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What’s a good credit score?

2022-03-11

When it comes to credit scores, there’s one thing you need to know: they can always be improved.

That’s true for every family in America.

So while credit scores are an important tool used by credit card companies, insurance companies, and lenders, they’re not the end-all, be-all of your financial future.

In other words, the score you have today may change tomorrow, and with the right strategies, it should change for the better.

And yet, there’s one question everyone wants to know: “What’s a good credit score?”

The answer is a bit more complicated than you might think.

Even though numbers don’t provide much room for nuance, credit scores often hinge on the type of credit you’re applying for. They also depend on the algorithm (or “scoring model”) used in their calculation.

That’s why you’ll see score variation between the two major credit scoring firms, FICO and VantageScore. Though both companies use the same credit score scale of 300 to 850, their individual rankings are different.

But maybe we’re getting ahead of ourselves here. Let’s rewind a bit and get back to the basics.

The Fundamentals of Credit

Your credit score is a distillation of your credit report, which assesses the larger tapestry of your financial journey. Though many factors go into your credit report, your credit score is the three-digit summary that predicts how likely you are to pay your debts on time.

As mentioned above, your credit score is calculated by two companies: FICO and VantageScore, who use detailed, evolving formulas to determine scores.

FICO (short for Fair Isaac Corporation), has been around for over 30 years and claims to be used by over 90% of lenders.

Conversely, VantageScore joined the credit conversation in 2006, and was founded by the three major credit bureaus: Equifax, TransUnion, and Experian.

While you can request your credit report for free at AnnualCreditReport.com, there are a number of websites that can also provide your credit score, including:

• Nerdwallet.com (VantageScore)

• Creditscorecard.com (FICO)

• Wallethub.com (VantageScore)

• FreeCreditScore.com (FICO)

Many banks and financial institutions also provide free credit scores to their customers.

What’s a Good Credit Score?

You’ve checked your score. Now, you want to know how it stacks up.

The average FICO score in America is 711, while the average VantageScore is 688. Though these numbers are constantly shifting, the averages have improved nationwide over the last decade.

In 2009, for example, the average FICO score was considerably lower at 686.

Still, all of these numbers are considered “Good” according to both FICO and VantageScore.

After all, FICO considers anything in the range of 670 - 739 as “Good." Similarly, VantageScore rates scores between 661 - 780 as “Good."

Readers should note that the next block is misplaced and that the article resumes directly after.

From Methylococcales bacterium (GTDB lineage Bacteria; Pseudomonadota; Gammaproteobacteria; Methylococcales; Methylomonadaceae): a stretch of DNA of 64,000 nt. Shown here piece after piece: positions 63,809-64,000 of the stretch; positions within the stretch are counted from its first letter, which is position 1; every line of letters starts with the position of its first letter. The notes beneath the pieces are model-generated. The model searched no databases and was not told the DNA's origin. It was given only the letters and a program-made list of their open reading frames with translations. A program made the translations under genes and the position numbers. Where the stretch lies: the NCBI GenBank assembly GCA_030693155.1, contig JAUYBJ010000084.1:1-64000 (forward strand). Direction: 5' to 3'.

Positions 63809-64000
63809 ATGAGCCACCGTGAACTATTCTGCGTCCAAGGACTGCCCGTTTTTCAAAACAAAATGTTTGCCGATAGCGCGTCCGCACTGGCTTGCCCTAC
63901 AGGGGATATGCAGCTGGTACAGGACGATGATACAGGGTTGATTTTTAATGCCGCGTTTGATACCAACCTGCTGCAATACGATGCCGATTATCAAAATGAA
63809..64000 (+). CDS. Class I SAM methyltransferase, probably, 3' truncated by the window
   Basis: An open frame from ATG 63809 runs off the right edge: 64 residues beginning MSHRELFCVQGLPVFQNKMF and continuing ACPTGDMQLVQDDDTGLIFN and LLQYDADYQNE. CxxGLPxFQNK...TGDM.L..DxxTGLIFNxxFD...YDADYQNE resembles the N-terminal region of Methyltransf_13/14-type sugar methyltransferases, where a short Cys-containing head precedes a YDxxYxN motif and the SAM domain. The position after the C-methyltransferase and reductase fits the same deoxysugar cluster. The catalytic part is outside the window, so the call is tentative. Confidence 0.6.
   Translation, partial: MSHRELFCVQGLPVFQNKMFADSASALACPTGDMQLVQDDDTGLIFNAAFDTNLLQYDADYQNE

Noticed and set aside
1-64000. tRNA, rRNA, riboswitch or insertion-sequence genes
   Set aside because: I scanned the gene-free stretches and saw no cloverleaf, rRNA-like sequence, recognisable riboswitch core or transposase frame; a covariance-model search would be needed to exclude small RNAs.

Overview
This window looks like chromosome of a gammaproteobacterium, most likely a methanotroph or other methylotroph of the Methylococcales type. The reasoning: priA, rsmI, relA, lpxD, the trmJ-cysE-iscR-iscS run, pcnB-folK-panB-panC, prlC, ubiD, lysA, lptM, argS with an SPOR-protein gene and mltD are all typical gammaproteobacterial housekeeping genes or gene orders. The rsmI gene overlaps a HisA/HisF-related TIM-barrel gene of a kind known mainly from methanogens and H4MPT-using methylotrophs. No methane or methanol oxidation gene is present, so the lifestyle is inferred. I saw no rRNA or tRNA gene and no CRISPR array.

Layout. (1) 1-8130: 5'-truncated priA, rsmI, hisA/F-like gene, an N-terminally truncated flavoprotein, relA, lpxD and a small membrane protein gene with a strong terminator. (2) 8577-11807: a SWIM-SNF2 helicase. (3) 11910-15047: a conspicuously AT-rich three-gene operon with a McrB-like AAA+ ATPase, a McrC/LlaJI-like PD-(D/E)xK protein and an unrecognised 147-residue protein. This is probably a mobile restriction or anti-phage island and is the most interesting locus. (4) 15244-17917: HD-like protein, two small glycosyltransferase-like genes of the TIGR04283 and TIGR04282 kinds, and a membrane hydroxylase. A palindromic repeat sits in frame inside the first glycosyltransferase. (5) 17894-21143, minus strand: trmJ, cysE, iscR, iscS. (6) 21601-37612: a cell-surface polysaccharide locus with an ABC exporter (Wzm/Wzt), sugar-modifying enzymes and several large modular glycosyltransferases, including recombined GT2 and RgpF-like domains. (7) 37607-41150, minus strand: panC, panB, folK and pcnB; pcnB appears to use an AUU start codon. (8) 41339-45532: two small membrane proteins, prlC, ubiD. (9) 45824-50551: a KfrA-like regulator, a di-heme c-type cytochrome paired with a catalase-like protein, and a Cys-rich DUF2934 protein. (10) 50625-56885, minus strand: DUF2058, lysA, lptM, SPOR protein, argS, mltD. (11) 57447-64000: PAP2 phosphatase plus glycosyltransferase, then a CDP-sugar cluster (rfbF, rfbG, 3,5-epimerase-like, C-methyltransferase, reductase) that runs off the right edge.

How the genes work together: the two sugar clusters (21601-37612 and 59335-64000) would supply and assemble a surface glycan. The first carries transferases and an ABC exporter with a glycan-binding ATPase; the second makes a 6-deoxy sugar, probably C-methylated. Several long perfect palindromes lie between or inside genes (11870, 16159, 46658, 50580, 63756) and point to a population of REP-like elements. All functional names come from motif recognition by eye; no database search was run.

But what does that actually mean from a borrowing standpoint?

The benefits of higher credit are clear: consumers with scores in the mid to upper-600s are typically recognized as “prime” borrowers and may qualify for higher credit limits, higher loan amounts, and lower down payments.

According to recent studies, borrowers with a FICO score of 723 are only delinquent 5% of the time. In other words, they almost never miss payments.

My Score is Less-Than-Good: What Now?

If your score isn’t where you want it to be, don’t worry. There are plenty of ways to boost your record, so you can access all of the credit products you need.

If you want to take a deep dive into repairing your credit, click here for our complete hands-on guide.

But if you’d rather read the Sparknotes version, here are some great ways to get started:

Get a copy of your credit report: This is an entirely free and hugely important step in the process. Why? Because you need to review your credit report and ensure everything in it is accurate. Any incorrect information and/or fraud can have a negative effect on your credit score.

Go to AnnualCreditReport.com to get started.

Pay your bills on time: Though this is certainly easier said than done, the importance of paying bills on time can’t be overstated. In fact, it’s the most important category of all, as it accounts for 35% of your FICO credit score!

Keep your old accounts open: Though it may sound counterintuitive, it can actually be a good thing to have multiple credit accounts open at once. Having a longer credit history can be very positive for your total score.

(Note: while it’s important to keep your old accounts open, don’t rush out to open multiple new accounts at once! Doing so could lower both your average account age and your individual credit score.)

Don’t get overextended: As a general rule, finance experts advise consumers to only borrow 30% of their total available credit limit. Once you go past that point, your credit score will likely begin to drop.

While there are many ways to build credit, the most important factor at play is time.

In addition to patience, success also requires disciplined, repeatable habits to consistently pay bills on time and establish a proven track record.

Welcome to First Phase: where less-than-perfect is more than enough.

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